(Even more) WordPress login rate-limiting

Lots of people (and lots of our customers) use WordPress to run their Web sites. This unfortunately means that lots of “hackers” also try to guess the passwords of those sites.

That’s a problem, so we’ve had WordPress login “rate limiting” in place for a long time. When a single IP address tries loading the WordPress “wp-login.php” script many more times than a human would, we temporarily block that IP address from accessing the “wp-login.php” page until the requests stop for a while.

This works pretty well: we’ve blocked literally millions of password attempts this way. However, last week one of our customers had his site hijacked by someone who did indeed simply guess his WordPress password.

Part of this was unfortunately the customer’s responsibility for choosing a weak password — he chose a common dictionary word beginning with the letter “a” that could be easily guessed. In fact, it only took the hackers a few dozen tries to guess it. However, we were still surprised that they succeeded, since the rate limiting usually blocks this.

A detailed investigation revealed that these hackers were smarter than average. Instead of trying lots of passwords all at once, they tried them fairly slowly, making about one attempt every 20 minutes over several days.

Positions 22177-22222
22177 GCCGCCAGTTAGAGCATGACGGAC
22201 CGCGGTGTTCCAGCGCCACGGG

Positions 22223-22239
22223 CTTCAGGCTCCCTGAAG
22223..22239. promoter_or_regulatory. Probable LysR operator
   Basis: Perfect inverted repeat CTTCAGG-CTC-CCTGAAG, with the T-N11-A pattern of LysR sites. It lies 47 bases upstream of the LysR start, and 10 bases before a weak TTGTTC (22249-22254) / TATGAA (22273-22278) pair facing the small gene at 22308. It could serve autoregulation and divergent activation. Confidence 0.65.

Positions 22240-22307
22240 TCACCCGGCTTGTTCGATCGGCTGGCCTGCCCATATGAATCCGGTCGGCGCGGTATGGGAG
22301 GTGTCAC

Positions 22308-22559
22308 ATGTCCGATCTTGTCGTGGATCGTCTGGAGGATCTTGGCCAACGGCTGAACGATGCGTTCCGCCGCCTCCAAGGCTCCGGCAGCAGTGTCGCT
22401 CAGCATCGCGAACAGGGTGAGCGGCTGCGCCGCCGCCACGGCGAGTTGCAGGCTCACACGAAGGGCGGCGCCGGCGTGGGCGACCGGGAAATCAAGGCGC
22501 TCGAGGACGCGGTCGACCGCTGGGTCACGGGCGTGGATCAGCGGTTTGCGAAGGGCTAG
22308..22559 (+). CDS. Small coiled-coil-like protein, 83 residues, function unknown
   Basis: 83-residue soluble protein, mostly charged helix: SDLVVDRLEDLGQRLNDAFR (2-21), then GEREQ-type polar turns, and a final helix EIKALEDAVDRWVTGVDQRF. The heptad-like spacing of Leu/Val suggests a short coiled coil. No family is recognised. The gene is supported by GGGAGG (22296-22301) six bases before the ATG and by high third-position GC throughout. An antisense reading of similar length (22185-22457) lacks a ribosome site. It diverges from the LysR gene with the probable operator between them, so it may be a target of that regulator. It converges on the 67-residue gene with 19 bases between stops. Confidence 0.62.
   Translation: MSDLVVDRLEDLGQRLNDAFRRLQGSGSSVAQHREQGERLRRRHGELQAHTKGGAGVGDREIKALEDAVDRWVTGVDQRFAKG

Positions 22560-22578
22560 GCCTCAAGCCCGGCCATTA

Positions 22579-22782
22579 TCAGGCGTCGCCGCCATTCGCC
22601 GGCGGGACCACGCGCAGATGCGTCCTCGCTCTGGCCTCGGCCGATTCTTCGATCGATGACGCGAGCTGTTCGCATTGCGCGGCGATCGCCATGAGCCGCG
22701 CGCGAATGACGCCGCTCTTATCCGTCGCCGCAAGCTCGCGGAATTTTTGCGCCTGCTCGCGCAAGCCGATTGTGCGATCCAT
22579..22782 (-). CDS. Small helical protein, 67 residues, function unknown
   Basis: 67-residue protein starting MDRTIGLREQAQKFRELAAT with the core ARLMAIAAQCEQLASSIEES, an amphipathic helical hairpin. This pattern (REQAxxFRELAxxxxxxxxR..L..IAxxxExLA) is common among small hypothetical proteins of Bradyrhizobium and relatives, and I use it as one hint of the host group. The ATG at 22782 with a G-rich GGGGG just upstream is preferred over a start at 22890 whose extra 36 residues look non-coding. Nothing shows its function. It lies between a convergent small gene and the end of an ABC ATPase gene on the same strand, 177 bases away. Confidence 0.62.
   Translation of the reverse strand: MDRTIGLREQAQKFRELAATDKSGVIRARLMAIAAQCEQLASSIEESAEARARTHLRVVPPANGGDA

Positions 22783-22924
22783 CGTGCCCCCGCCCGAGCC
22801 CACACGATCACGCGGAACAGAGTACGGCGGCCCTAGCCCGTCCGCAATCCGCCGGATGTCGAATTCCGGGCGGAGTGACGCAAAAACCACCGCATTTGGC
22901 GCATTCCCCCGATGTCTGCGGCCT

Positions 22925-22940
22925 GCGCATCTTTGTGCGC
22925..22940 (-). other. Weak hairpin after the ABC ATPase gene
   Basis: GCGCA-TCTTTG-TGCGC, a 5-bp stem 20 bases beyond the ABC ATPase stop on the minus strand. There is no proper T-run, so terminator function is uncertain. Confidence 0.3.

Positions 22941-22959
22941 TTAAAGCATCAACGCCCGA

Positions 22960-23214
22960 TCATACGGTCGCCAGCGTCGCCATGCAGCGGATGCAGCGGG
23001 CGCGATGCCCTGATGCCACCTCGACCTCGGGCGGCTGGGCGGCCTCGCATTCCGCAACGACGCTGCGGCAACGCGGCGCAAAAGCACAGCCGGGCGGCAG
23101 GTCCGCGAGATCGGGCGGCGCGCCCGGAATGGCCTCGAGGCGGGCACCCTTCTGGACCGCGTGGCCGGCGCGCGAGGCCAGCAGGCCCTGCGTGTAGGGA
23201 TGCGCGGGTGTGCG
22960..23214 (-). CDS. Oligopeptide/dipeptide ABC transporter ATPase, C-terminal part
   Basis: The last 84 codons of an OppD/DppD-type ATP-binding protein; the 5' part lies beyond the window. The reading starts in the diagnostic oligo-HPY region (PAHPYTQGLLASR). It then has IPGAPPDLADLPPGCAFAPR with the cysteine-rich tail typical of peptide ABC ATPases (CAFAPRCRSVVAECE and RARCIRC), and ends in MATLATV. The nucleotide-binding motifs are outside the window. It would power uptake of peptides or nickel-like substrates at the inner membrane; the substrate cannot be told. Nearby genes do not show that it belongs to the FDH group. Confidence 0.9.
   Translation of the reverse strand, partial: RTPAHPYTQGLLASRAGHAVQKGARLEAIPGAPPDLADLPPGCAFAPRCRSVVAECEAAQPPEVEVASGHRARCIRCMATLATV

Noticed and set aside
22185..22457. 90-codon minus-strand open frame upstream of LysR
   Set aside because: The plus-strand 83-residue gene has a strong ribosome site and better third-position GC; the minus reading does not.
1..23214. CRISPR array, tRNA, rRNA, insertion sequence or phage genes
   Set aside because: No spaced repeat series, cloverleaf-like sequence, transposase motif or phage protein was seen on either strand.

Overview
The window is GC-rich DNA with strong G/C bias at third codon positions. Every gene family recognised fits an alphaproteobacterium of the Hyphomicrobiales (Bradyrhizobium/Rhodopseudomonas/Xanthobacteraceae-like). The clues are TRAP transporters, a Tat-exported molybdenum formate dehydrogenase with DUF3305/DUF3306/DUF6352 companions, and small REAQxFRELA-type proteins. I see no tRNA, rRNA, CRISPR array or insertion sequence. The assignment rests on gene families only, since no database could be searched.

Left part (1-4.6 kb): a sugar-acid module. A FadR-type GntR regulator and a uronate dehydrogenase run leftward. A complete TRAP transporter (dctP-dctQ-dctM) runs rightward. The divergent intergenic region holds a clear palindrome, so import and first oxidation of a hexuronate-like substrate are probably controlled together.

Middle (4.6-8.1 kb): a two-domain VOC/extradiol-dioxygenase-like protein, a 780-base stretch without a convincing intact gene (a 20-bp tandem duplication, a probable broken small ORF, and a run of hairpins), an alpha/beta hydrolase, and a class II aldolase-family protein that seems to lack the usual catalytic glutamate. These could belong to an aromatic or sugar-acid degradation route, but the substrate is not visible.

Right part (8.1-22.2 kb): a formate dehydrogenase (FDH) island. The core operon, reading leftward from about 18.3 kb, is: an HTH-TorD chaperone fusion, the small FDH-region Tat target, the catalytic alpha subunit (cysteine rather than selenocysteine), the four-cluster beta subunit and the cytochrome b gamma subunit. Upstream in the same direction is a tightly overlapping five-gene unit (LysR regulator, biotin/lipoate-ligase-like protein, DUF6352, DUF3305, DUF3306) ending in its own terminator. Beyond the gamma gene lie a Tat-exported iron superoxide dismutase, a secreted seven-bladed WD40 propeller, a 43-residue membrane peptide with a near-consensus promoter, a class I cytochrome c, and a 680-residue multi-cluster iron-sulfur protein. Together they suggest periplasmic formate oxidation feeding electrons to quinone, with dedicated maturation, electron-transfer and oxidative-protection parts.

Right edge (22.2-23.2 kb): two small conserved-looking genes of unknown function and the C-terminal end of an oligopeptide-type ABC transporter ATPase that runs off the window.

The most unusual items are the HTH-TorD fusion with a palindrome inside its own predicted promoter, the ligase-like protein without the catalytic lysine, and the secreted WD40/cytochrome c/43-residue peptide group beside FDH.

To thwart this, we’ve made our rate limiting more strict — it “remembers” login attempts for a longer period, for example, and we now limit some IP addresses if they try as few as 12 login attempts per day. That still shouldn’t affect most human users, but just to make sure that’s not a problem, we’ve also added a feature that lets humans reset the rate limiting. You’ll see this option on the error page that rate-limited requests get redirected to if it ever happens to you.

As always, don’t hesitate to contact us if you have any problems or questions related to this.


  1. Thanks, Tigertech.

    One simple way to make things harder for hackers on WP sites is to change the default admin username from “admin”. Then hackers need to figure out both the username and the password.

  2. Yep, Lance, you’re absolutely right — and we should probably make clear that because of that, we only rate limit attempts to login using username “admin”, since that’s the username that “hackers” try to guess the password of.

  3. As a followup to this, we’ve since seen evidence that “hackers” are loading URLs like this to discover possible different WordPress administrator usernames:


    And once they have a few likely usernames, they’re using the same “try to guess the password” tricks.

    To combat this, we now use WordPress login rate limiting for all usernames, not just “admin”.